An advertisement (PDF) published in a Capitol Hill newspaper by the Consumer Electronics Association (CEA) calls for legislators to oppose restrictions on satellite radio. Featuring amusing prophecies of doom uttered by content industry figures of the past, the advertisement illuminates the deficiencies of the vacuous arguments used by the contemporary content industry in its battle against fair use rights:
"I forsee a marked deterioration in American music…and a host of other injuries to music in its artistic manifestations, by virtue—or rather by vice—of the multiplication of the various music-reproducing machines…" -John Philip Sousa on the Player Piano (1906)
“The public will not buy songs that it can hear almost at will by a brief manipulation of the radio dials.” -Record Label Executive on FM Radio (1925)
“But now we are faced with a new and very troubling assault on our fiscal security, on our very economic life and we are facing it from a thing called the videocassette recorder.” -MPAA on the VCR (1982)
“When the manufacturers hand the public a license to record at home…not only will the songwriter tie a noose around his neck, not only will there be no more records to tape [but] the innocent public will be made an accessory to the destruction of four industries.” -ASCAP on the Cassette Tape (1982)
In the advertisement, the CEA advocates a free market solution rather than regulation, and implies that satellite radio is simply the latest target of the myopic content industry, fearful of developments that could necessitate change and adaptation or lead to a temporary decrease in profit. The CEA’s concerns are well placed.
In 2004, the RIAA said that it did not intend to fight against the ability to copy music from digital radio, but reversed its position in 2005 by sponsoring the HD Radio Content Protection Act, which would have imposed detrimental restrictions on digital and satellite radio and further eroded fair use rights. The conflict between satellite radio companies and the music industry escalated last month when Universal Music Group, Sony BMG Music Entertainment, Warner Music Group and EMI Group filed a lawsuit together against XM Radio for enabling consumers to record up to 50 hours of music on a portable satellite radio receiver.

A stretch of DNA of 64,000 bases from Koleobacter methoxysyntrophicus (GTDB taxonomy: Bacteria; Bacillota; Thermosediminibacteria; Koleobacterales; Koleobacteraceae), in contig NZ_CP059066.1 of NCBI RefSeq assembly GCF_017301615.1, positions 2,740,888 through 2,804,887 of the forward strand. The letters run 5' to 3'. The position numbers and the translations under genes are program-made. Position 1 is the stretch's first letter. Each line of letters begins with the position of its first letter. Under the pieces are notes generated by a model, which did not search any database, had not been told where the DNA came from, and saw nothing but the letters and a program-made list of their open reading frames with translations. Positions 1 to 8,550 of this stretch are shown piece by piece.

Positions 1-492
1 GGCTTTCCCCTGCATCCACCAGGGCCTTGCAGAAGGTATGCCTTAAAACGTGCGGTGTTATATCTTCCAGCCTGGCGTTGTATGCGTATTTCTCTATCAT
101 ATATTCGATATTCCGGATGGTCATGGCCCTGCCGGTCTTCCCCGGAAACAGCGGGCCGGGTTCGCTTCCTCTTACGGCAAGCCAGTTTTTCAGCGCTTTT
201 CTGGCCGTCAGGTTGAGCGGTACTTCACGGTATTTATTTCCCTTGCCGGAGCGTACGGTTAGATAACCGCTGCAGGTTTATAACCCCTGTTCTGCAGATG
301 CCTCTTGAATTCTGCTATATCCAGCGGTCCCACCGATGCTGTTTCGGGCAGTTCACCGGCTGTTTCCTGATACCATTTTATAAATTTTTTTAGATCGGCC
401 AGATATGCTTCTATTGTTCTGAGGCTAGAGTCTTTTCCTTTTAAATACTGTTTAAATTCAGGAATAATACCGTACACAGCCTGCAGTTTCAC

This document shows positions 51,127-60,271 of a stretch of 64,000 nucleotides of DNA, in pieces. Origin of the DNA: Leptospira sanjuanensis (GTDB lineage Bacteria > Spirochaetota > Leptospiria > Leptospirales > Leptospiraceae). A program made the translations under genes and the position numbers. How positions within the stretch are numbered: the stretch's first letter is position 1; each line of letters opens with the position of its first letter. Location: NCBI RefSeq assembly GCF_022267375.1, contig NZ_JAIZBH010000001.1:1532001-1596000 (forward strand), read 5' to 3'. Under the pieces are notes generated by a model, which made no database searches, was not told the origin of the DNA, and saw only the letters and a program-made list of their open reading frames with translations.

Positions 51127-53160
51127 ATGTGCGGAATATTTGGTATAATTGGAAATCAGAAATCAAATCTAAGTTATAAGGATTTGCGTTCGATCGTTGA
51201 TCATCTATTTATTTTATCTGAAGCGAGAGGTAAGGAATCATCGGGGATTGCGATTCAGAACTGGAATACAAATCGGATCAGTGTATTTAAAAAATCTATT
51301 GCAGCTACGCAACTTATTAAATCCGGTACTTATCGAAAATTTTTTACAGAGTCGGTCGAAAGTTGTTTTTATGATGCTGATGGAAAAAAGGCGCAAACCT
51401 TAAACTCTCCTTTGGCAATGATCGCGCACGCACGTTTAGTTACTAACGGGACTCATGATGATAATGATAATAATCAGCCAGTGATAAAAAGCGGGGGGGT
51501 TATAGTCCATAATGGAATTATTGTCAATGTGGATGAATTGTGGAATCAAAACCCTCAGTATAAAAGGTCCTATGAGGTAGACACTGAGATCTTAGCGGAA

This is not the first time that the CEA has used advertising to convey a message to legislators. In April, a CEA advertisement published in two Capitol Hill publications took aim at the RIAA’s litigious assault on swashbuckling music misappropriators. The April advertisement, which humorously juxtaposes people enjoying television and a stereotypical sea pirate, was widely appreciated within the blogosphere.
The content industry wields significant political power, and has made significant inroads in its war against Fair Use despite the efforts of numerous consumer rights advocacy groups. In modern America, a lot of legislation is concocted for the sake of expanding the power of the government, increasing the size of campaign funds, or appeasing powerful constituents in order to rack up votes and favors. Instead of appealing to the self-interest of politicians, the CEA is attempting to utilize logic, an approach that might not be effective in the political arena where cynicism is an abundant commodity. In a country where some lawmakers literally sell political favors and serve the special interest groups that are willing to fork over the most cash, can a clever advertisement really achieve anything of substance?
If the CEA wants to protect entertainment electronics from the avarice of the content industry, the cause might be better served by expressing these concerns to the general public in addition to our duly elected representatives. If the CEA can help convince American citizens to vote for candidates that support Fair Use, our politicians might begin to see the wisdom in defending our rights rather than the content industry’s anachronistic business model.